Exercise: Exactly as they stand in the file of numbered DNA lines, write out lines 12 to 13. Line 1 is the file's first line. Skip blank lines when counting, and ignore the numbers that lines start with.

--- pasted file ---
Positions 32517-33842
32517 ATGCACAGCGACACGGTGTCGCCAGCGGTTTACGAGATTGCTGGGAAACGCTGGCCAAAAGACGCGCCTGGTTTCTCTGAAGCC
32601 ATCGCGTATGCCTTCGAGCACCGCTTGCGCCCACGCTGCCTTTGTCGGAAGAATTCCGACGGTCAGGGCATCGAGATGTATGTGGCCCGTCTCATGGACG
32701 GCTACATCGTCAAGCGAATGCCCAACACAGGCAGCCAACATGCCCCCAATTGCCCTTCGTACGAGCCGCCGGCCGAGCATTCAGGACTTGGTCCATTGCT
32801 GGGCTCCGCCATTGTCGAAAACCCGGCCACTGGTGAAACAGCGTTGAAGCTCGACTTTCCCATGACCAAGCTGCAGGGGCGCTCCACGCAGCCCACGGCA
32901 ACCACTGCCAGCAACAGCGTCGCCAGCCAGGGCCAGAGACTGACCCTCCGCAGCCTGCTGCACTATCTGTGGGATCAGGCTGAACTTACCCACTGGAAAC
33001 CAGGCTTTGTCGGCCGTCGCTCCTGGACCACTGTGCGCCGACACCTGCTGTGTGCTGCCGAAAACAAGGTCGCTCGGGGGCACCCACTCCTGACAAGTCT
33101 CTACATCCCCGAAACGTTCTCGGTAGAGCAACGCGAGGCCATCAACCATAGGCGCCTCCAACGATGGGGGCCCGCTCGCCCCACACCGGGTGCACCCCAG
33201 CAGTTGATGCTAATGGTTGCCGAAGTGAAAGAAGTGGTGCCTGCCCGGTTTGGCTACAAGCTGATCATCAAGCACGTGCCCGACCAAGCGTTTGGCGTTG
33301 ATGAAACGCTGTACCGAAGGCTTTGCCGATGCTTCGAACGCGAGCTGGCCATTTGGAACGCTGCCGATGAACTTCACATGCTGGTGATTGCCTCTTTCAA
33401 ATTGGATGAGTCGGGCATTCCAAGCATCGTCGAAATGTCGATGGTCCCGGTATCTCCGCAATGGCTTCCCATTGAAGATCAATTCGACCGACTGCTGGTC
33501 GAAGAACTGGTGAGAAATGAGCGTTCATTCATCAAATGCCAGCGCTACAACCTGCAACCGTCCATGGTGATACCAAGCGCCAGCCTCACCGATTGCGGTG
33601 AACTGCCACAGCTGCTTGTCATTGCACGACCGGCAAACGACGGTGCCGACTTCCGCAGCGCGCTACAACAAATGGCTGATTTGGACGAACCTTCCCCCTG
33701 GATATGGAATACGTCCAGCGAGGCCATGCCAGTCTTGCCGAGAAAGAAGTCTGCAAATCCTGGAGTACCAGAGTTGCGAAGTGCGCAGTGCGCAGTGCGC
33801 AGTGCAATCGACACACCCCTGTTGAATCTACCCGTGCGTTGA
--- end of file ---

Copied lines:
33501 GAAGAACTGGTGAGAAATGAGCGTTCATTCATCAAATGCCAGCGCTACAACCTGCAACCGTCCATGGTGATACCAAGCGCCAGCCTCACCGATTGCGGTG
33601 AACTGCCACAGCTGCTTGTCATTGCACGACCGGCAAACGACGGTGCCGACTTCCGCAGCGCGCTACAACAAATGGCTGATTTGGACGAACCTTCCCCCTG